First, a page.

The Connection. He would never be alone again?


The conclusion of a two-part short story by FCEtier:

Last day of month 6: year 3917

Primum’s parents were sitting alone in their reading room.

She had been absorbing the most recent best selling novel via the latest osmosis technology. She chose to interrupt her escape and speak to her husband, “It’s hard to believe we can enjoy books now without actually reading.”

He was lost in thought and replied, “He would have been a teenager today.”

She disconnected from her o-reading device and clasped her hands on her lap. She messaged him telepathically, “You never adjusted to not having a person you can touch and see.”

“I’d rather hear you speak out loud.”

“You’re an anachronism. You never progressed out of the thirtieth century,” she said with no sympathy in her voice.

“Two thousand years ago, our ancestors greeted their sons with a baseball glove. Don’t you remember reading stories about men placing a first baseman’s mitt into the cradle next to their infant son?”

“Our offspring was androgynous. You never got over that either.”

“Must you always refer to him as our ‘offspring?’”


“I’ll stop saying ‘offspring’ when you stop using the male gender references.”


“Okay, truce.”

“Are you still in touch with him—er, Primum?”

“You still can’t experience the presence?”

“Not the way you describe.”

“This is no longer unique. It’s been thirteen years. Estimates of the number of deliveries with no physical body range into the millions worldwide. We aren’t alone, and neither is Primum. Says you aren’t available or receptive. You’re unapproachable.”

“I did a global search yesterday and discovered an appropriate term used over two millennia ago, ‘generation gap’.”

“You are an anachronism!”

“Also found another even more relevant, ‘seance.’”

“If you think that’s relevant then you’re beyond help. The only way you’ll ever connect with Primum is if you let go. Open your mind. Let our only child feel your love. Forget anything physical.” She reconnected to her book and ignored her husband for the rest of the evening.

He took a sedative and hoped for a dream in which he would at long last be with his son.

Last day of month 3: year 3925

He held his wife’s hand with both of his. Her breathing was laborious and painful. Her attending physician watched by video monitor and read her vital signs electronically. She grasped his hand tighter. They both knew the end was near.

“Do you sense that Primum is near you?” he asked.

It seemed as though long minutes passed while her eyes opened and focused on her husband.

She smiled for a second or two and her eyes lit up just as they had when she announced her pregnancy. “Yes,” she replied aloud. Then she continued in silence as she sensed a connection with both her husband and Primum. “Primum is near and we’re connected. I wish the two of you could connect. My dearest husband, our child wants to communicate with his father.”

“You referred to Primus in the masculine gender.”

“I knew it would please you,” she replied.

“In time, my darling, in time. It appears as though you are making the transition with ease, if you’re in touch with me and Primum.”

“I never knew what to expect,” she said, “It’s wonderful.”

“Don’t leave me,” he lamented.

“No, never, I’ll always be here and try to connect with you,” she said, again, in silence. She knew he heard, and then her hand relaxed.

The fade to black seemed as though it took hours for his eyes to close.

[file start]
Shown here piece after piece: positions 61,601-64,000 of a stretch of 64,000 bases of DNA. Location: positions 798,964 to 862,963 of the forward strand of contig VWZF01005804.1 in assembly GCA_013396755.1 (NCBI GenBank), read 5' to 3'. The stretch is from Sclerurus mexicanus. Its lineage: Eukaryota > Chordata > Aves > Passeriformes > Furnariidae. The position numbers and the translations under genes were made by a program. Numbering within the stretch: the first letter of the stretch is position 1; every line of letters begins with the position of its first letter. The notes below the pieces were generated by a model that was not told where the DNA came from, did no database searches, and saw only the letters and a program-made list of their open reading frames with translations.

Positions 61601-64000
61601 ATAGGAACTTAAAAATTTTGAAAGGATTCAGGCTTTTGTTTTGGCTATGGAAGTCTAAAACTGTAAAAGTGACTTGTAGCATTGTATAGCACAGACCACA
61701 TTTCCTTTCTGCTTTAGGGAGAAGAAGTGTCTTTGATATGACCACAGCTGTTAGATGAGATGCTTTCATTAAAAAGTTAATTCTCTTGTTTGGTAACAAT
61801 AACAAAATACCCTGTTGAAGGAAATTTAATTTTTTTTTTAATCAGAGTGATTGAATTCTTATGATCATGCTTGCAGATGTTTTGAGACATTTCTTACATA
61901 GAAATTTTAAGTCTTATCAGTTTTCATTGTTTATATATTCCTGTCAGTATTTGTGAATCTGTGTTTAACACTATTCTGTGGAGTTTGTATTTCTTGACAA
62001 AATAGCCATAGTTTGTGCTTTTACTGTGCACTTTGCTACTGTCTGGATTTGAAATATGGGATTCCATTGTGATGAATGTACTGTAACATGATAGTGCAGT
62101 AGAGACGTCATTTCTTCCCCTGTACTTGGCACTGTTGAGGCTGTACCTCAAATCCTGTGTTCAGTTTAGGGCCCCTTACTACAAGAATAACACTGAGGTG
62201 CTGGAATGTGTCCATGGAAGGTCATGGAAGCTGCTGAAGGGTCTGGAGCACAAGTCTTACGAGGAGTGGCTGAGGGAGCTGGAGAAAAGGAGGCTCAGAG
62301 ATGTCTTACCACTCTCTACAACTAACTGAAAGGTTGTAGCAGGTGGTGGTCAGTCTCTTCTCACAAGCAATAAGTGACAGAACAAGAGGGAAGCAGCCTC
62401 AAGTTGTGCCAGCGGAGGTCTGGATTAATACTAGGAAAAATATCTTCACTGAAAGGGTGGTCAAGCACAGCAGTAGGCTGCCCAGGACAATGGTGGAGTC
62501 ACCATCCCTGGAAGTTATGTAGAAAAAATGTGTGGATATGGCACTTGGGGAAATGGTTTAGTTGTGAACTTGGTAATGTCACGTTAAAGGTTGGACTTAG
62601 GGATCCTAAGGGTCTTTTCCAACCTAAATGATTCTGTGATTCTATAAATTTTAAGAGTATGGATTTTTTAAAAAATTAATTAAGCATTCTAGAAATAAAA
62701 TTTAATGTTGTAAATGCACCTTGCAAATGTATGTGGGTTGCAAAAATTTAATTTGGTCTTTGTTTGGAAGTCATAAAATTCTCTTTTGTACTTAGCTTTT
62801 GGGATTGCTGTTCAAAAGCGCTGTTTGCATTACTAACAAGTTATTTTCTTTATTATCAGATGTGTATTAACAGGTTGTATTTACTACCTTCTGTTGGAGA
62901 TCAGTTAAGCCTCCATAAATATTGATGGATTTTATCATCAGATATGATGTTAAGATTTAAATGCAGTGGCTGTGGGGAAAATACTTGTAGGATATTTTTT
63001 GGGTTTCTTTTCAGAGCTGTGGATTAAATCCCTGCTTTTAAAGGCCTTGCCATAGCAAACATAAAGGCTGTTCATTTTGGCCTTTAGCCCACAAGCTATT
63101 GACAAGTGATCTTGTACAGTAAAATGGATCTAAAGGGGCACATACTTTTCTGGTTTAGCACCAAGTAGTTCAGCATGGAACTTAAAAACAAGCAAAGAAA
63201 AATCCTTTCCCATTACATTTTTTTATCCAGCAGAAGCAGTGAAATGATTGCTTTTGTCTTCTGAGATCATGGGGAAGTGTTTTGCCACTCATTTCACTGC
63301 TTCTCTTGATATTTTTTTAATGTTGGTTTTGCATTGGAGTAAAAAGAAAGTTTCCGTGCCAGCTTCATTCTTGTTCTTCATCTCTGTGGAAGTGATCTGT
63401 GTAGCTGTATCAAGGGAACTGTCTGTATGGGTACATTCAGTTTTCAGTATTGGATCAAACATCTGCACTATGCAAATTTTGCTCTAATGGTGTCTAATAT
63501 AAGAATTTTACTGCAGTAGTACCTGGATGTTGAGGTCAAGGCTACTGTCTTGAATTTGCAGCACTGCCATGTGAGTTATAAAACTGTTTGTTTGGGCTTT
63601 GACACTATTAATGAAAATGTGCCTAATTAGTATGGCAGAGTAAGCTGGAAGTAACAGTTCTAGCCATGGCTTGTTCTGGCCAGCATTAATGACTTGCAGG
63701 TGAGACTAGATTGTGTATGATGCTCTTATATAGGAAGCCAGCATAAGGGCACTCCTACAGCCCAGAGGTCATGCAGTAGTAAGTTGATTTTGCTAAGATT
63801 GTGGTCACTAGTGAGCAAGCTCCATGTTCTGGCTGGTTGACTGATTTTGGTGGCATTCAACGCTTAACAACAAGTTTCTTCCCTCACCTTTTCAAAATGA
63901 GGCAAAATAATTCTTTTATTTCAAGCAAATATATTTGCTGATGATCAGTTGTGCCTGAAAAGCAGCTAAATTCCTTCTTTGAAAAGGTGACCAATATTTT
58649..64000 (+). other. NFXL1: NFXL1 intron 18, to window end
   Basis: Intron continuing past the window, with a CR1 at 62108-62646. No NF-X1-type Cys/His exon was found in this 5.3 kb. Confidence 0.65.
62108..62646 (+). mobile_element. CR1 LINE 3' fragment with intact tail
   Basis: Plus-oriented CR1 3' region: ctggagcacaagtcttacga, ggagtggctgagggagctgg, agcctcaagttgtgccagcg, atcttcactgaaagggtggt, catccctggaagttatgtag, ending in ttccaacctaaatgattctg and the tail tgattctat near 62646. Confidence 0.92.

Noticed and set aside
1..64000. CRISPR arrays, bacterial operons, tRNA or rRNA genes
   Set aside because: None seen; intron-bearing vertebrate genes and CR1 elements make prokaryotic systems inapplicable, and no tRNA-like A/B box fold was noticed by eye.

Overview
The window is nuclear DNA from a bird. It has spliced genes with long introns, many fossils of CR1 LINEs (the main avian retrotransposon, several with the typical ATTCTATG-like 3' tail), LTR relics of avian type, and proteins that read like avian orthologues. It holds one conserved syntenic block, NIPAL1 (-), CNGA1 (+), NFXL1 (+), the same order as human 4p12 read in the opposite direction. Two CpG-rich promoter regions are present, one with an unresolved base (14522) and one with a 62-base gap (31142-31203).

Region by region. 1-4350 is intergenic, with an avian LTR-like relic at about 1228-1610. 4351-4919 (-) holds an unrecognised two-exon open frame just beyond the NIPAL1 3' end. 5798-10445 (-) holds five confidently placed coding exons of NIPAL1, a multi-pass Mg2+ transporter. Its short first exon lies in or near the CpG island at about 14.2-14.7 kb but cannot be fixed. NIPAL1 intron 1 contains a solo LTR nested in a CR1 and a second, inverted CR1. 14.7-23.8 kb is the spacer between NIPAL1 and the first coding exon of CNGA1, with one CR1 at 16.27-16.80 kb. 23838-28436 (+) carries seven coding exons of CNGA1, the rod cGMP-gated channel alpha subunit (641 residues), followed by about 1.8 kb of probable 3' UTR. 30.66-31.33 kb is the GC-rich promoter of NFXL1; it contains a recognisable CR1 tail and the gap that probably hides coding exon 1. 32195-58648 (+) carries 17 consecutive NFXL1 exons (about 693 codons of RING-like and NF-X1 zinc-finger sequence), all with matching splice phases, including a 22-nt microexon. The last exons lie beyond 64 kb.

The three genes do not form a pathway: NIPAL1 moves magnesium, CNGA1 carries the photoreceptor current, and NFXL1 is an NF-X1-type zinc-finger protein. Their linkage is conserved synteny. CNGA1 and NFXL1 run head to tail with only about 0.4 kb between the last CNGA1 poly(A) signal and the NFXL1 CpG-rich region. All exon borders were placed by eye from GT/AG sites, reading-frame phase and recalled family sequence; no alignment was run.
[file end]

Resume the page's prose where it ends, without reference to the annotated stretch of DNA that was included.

He squeezed them shut.

A tear rolled down his elongated cheek.

She lay motionless before him.

Her husband lifted his gaze up towards the video monitor and saw the doctor’s grim expression. The physician said, “Her body is finished.”

“But her life force?”

“Time will tell. She said she was in touch with your child?”

“Yes. Our child would be in his twenties now.”

“One of my associates will join you now. Step away from the gurney and we will manage your wife’s body now.”

A moment later, the entrance to the room opened and a white-clad professional entered on a personal transportation vehicle. It was a woman. She shook hands with the man.

“We all share in your grief and hope that you will be able to connect with your wife’s life force.”

He nodded in agreement.“I’ll need help.”

“That’s why they sent me. My assignment is to help you connect. Did your wife convey any last minute desires or wishes?”

He hesitated. “They’re private.”

‘I understand. Did she suggest you visit a special place, somewhere important to the two of you?”

The next night, 2200 hours:

He used his personal transportation vehicle to ascend the mountain near his home. It was a spot that he and his wife had enjoyed visiting often. They would sit together and watch sunsets, sometimes, sunrises. The weather was as unpredictable and yet as cyclical as it had been for eons. Tonight, the skies were as clear as he had ever seen them. There were no clouds.

He thought to himself, In the middle of the night, miles away from the closest person, it’s easy to think I’m all alone. Standing here looking at this view, it’s hard to believe I am not….alone.

Moments later, he became aware of the presence of a life force.

He sat on a rock.

He closed his eyes, relaxed, and waited. I cannot think of anything else to do. Must be receptive.

Moments later, for their first time, father and progeny connected.

The message to the father arrived in the form of a baritone, masculine voice.

“Here’s an ancient quote for my favorite anachronistic being, ‘Love is the most important thing in the world, but baseball is pretty good, too,’ from Yogi Berra.”


Please click the book cover image below to read more about FCEtier and his novels.

Summer Shoot

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